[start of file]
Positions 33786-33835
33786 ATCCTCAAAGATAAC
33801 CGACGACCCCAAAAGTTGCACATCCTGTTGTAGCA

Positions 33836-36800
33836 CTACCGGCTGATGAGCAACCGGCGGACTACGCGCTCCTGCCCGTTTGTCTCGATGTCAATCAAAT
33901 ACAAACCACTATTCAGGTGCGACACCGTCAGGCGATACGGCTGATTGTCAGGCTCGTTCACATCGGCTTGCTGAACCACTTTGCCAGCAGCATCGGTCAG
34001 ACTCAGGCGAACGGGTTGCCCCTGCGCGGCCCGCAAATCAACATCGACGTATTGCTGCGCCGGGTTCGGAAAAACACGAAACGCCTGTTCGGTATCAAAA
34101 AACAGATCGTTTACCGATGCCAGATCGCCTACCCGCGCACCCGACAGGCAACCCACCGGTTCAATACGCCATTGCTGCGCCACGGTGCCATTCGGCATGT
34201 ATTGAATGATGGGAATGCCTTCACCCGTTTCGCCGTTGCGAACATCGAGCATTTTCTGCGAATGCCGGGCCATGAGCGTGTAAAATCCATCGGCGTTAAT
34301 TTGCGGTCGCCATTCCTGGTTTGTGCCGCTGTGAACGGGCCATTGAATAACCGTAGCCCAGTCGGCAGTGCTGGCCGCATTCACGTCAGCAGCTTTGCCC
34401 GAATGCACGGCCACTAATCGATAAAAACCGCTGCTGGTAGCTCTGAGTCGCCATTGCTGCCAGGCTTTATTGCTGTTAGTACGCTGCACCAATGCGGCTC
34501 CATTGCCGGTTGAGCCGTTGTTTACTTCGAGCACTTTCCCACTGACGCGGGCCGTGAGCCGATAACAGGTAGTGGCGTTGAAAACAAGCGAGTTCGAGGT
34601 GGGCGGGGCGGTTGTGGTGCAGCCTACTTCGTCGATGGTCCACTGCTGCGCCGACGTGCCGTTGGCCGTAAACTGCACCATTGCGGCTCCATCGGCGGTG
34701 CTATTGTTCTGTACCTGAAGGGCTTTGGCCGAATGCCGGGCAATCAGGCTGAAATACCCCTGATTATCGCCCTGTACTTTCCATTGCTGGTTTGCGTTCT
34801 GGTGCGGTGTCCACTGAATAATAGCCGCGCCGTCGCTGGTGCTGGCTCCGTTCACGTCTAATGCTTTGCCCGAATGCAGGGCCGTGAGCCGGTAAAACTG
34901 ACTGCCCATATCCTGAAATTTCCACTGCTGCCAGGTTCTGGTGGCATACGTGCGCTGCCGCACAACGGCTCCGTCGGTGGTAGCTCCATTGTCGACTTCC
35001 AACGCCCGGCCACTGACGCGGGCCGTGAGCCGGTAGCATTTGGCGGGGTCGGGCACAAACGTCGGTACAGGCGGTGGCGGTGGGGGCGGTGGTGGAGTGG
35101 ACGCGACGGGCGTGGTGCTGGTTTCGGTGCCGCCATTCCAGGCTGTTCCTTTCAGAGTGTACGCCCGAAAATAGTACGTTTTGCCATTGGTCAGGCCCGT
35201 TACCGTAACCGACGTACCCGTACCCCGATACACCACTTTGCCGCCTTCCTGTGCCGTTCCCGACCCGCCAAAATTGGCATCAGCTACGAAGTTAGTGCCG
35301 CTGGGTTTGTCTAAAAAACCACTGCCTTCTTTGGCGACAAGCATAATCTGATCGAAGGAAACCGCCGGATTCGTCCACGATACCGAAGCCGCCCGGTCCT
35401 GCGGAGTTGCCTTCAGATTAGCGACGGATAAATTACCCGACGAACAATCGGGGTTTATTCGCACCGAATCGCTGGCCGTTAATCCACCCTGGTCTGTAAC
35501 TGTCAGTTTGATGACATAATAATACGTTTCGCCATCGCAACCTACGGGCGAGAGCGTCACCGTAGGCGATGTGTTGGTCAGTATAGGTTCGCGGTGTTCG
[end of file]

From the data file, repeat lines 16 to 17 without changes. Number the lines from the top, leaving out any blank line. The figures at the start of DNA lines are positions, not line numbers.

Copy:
34901 ACTGCCCATATCCTGAAATTTCCACTGCTGCCAGGTTCTGGTGGCATACGTGCGCTGCCGCACAACGGCTCCGTCGGTGGTAGCTCCATTGTCGACTTCC
35001 AACGCCCGGCCACTGACGCGGGCCGTGAGCCGGTAGCATTTGGCGGGGTCGGGCACAAACGTCGGTACAGGCGGTGGCGGTGGGGGCGGTGGTGGAGTGG